Last year, Krishna attended the first edition of Rise and after going through multiple rounds, landed a job as a program manager at software company, Intuit.

At Intuit, Krishna says, she has felt comfortable from the first day since team members were already sensitized. The additional benefits were the D&I policies in the company. “Policies like insurance coverage for same sex partners makes you feel that yes, your relationship is legitimate too," she says.

For Pallavi Varma, 24, the first edition of Rise was a way to get out of her shell. A freelancer till then, Varma had only looked for jobs online through LinkedIn and Glassdoor. “But online meant that there would be no opportunity to make an impression. I would worry that even if I did get hired, will it get uncomfortable later? Would I face issues with co-workers because of my sexual orientation?" Varma recalls.

But attending Rise made her feel comfortable. There were never any questions about her sexual orientation, both during the form fill-ups or during follow-up interviews.

“Knowing they already knew that I belonged to the LGBT community, and I did not need to pretend, meant a huge burden was lifted," says Varma, who joined The Unhotel Company, a travel experiences firm, as creative director and international sales, in July.

Her decision to join them was not impulsive. The Unhotel Company founders were known to be sensitive to queer issues and were trying to make the workspace safer for them, something which Varma found while doing background research on the company.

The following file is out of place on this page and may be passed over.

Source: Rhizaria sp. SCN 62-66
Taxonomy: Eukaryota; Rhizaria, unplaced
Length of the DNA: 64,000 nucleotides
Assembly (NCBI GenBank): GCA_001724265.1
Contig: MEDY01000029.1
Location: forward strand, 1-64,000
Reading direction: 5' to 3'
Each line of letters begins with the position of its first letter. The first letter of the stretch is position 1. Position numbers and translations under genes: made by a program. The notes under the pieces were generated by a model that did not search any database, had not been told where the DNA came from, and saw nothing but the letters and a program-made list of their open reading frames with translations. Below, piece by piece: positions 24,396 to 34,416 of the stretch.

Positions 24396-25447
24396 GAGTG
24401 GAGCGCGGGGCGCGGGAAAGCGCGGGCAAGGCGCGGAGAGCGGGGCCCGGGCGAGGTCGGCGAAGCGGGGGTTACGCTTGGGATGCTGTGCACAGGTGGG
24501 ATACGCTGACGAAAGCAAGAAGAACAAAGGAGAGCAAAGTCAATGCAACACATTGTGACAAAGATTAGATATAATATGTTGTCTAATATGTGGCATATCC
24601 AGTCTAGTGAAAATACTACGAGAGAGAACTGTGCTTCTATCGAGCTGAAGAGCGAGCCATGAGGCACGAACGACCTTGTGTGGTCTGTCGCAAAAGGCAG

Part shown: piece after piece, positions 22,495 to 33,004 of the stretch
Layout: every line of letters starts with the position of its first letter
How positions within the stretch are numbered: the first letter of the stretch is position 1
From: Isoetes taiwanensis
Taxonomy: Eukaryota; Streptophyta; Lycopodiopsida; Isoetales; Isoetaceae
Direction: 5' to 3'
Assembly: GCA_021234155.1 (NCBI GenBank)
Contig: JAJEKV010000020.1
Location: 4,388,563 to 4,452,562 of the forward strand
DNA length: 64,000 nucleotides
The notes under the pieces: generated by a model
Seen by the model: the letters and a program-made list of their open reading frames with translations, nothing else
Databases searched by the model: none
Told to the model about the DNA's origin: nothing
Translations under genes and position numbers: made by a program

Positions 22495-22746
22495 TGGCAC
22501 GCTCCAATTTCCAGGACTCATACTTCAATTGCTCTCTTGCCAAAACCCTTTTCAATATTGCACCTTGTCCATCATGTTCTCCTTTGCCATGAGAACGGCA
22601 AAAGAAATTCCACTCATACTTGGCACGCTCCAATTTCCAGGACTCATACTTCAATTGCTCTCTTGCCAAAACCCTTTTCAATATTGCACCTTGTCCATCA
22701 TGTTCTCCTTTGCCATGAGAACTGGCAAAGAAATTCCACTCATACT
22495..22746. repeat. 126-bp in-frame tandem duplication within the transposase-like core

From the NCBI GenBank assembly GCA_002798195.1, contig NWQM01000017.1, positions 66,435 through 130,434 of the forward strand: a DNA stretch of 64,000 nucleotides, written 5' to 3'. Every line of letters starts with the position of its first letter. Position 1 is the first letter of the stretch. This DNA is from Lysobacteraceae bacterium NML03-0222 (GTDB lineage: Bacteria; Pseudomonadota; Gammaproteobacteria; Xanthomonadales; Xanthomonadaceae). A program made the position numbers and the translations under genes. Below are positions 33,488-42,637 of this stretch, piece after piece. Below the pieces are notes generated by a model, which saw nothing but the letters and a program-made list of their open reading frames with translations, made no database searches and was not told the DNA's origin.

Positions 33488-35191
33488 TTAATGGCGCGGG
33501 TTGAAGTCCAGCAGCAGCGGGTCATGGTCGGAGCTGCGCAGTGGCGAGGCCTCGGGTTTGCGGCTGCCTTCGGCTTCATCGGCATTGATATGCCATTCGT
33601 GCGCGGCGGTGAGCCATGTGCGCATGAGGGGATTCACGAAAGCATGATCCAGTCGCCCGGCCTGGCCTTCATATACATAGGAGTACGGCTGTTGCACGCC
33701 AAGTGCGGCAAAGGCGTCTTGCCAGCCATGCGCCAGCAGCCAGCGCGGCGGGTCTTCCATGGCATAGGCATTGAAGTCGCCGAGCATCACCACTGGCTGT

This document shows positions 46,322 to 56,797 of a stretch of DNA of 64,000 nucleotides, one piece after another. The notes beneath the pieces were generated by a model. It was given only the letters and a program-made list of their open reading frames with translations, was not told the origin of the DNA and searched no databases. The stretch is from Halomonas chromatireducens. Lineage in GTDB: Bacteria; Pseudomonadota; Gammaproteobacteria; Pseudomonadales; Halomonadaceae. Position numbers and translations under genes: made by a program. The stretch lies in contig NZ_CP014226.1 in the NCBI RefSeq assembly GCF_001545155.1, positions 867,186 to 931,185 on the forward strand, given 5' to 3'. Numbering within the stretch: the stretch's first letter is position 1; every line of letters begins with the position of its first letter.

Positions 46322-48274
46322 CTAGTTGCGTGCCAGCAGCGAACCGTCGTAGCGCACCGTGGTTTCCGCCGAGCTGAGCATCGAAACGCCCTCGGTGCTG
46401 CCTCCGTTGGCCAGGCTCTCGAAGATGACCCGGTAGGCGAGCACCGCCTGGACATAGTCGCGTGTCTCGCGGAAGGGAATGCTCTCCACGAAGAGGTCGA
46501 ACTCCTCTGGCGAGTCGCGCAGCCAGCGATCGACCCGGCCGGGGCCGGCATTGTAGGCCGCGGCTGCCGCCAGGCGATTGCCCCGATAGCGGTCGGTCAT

Unlike Varma and Krishna, Odisha’s Sonal Pradhan, 30, a transgender woman, had a tough time finding a job.

“Firstly, there weren’t many jobs available. Then there were several other challenges. I did get a government job as a trainer, which offered salary and gave me a subsidized accommodation in a hostel, but after a year and a half, they asked me to vacate the hostel. As a trans-person, I could not find any accommodation in the city and had to leave the job as well. These challenges employers do not consider," she says. Pradhan decided to go to Bengaluru and attend Rise. She knew her chances of securing a job were higher at a job fair that only had LGBTQ+ people. After facing rejection by a few, she landed a job as a customer support executive with 24[7].ai, a customer experience software and services company.

Since joining, Pradhan has been instrumental in helping the company establish queer-friendly policies and changes.